New Thoughts on the Black Arts Movement

By Lisa Gail Collins; Margo Natalie Crawford | Go to book overview

ACKNOWLEDGMENTS

Collaboration and dialogue were at the heart of the Black Arts Movement. This collection continues this necessary work. As co-editors, we came together from our respective departmental homes in English and art history to the essential interdisciplinary field of African American studies to hone and share our mutual interest in the arts and politics of the 1960s and 1970s. The response to our call for others immersed in this crucial period was extraordinary; we were inundated with fresh research. In the end, we selected essays that creatively addressed several new avenues of inquiry. What were the principal cities and sites of the movement? How were art forms fused and synthesized, and why were criteria for creating and evaluating art so hotly contested during the period? And what are the links between the Black Arts Movement and other sociocultural movements? Who are the movement's predecessors and peers, and what are its legacies?

Support for this dialogue and collaboration was indispensable. Leslie Mitchner, editor in chief at Rutgers University Press, offered crucial early support, encouragement, and guidance. Simply put, Leslie Mitchner and her colleagues at the press made this book possible. Our contributors inspired us with their originality and accessibility. We are honored to be in conversation with them, and we thank all of them for generously sharing their brand new work with us. Two of our intellectual role models, Houston A. Baker, Jr., Susan Fox Beischer and George D. Beischer Arts and Sciences Professor of English at Duke University, and Haki Madhubuti, Distinguished University Professor of English at Chicago State University and founder of Third World Press, graciously offered their supreme wisdom and valuable time. Bob Crawford, another vital role model, gallantly lent his visionary photography that so eloquently engages the movement and serves as the backbone of this book. The

-ix-

Notes for this page

Add a new note
If you are trying to select text to create highlights or citations, remember that you must now click or tap on the first word, and then click or tap on the last word.
One moment ...
Default project is now your active project.
Project items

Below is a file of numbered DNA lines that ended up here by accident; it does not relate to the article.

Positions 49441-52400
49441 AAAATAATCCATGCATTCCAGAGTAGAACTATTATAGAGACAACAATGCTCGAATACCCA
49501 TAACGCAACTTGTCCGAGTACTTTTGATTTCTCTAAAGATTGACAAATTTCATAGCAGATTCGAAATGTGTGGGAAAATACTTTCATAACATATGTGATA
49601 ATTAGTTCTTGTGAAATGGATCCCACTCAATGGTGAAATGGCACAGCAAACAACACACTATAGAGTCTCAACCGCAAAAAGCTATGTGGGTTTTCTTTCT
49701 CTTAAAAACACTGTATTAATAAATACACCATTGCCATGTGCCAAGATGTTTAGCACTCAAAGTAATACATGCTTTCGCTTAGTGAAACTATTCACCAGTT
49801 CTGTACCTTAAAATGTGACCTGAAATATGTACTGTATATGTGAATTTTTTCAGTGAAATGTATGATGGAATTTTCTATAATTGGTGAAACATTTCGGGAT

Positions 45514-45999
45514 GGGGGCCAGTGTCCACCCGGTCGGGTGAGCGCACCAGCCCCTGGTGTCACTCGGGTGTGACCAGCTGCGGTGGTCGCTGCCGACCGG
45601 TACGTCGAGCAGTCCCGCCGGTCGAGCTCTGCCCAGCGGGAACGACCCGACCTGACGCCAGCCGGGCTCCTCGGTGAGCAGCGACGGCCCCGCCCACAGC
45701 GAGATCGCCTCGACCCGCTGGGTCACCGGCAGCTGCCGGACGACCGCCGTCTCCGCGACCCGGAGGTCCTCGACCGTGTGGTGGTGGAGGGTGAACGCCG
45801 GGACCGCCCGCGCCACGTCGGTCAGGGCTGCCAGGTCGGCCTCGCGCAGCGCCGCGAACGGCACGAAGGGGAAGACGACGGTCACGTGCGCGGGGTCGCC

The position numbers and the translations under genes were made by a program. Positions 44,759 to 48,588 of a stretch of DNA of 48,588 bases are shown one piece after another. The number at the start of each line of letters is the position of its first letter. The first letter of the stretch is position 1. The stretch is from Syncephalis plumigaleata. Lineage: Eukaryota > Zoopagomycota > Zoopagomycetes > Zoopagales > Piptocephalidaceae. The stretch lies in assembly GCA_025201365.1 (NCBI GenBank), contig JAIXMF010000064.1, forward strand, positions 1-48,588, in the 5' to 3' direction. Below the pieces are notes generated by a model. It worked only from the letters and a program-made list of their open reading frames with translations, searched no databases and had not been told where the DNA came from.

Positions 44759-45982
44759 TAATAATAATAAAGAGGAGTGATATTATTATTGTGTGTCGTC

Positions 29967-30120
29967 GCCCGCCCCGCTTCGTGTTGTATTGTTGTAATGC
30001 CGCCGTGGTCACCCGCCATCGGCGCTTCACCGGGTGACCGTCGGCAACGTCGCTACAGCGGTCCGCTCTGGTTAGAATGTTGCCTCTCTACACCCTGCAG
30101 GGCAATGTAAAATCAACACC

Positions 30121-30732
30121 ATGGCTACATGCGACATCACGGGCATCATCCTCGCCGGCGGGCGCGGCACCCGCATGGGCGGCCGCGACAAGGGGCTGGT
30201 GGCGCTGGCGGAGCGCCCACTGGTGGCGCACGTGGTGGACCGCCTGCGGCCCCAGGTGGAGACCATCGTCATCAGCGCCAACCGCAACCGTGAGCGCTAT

Items saved from this book

This book has been saved
Highlights (0)
Some of your highlights are legacy items.

Highlights saved before July 30, 2012 will not be displayed on their respective source pages.

You can easily re-create the highlights by opening the book page or article, selecting the text, and clicking “Highlight.”

Citations (0)
Some of your citations are legacy items.

Any citation created before July 30, 2012 will labeled as a “Cited page.” New citations will be saved as cited passages, pages or articles.

We also added the ability to view new citations from your projects or the book or article where you created them.

Notes (0)
Bookmarks (0)

You have no saved items from this book

Project items include:
  • Saved book/article
  • Highlights
  • Quotes/citations
  • Notes
  • Bookmarks
Notes
Cite this page

Cited page

Style
Citations are available only to our active members.
Sign up now to cite pages or passages in MLA, APA and Chicago citation styles.

(Einhorn, 1992, p. 25)

(Einhorn 25)

1

1. Lois J. Einhorn, Abraham Lincoln, the Orator: Penetrating the Lincoln Legend (Westport, CT: Greenwood Press, 1992), 25, http://www.questia.com/read/27419298.

Cited page

Bookmark this page
New Thoughts on the Black Arts Movement
Table of contents

Table of contents

Settings

Settings

Typeface
Text size Smaller Larger Reset View mode
Search within

Search within this book

Look up

Look up a word

  • Dictionary
  • Thesaurus
Please submit a word or phrase above.
Print this page

Print this page

Why can't I print more than one page at a time?

Full screen
/ 390

matching results for page

Cited passage

Style
Citations are available only to our active members.
Sign up now to cite pages or passages in MLA, APA and Chicago citation styles.

"Portraying himself as an honest, ordinary person helped Lincoln identify with his audiences." (Einhorn, 1992, p. 25).

"Portraying himself as an honest, ordinary person helped Lincoln identify with his audiences." (Einhorn 25)

"Portraying himself as an honest, ordinary person helped Lincoln identify with his audiences."1

1. Lois J. Einhorn, Abraham Lincoln, the Orator: Penetrating the Lincoln Legend (Westport, CT: Greenwood Press, 1992), 25, http://www.questia.com/read/27419298.

Cited passage

Welcome to the new Questia Reader

The Questia Reader has been updated to provide you with an even better online reading experience.  It is now 100% Responsive, which means you can read our books and articles on any sized device you wish.  All of your favorite tools like notes, highlights, and citations are still here, but the way you select text has been updated to be easier to use, especially on touchscreen devices.  Here's how:

1. Click or tap the first word you want to select.
2. Click or tap the last word you want to select.

OK, got it!

Thanks for trying Questia!

Please continue trying out our research tools, but please note, full functionality is available only to our active members.

Your work will be lost once you leave this Web page.

For full access in an ad-free environment, sign up now for a FREE, 1-day trial.

Already a member? Log in now.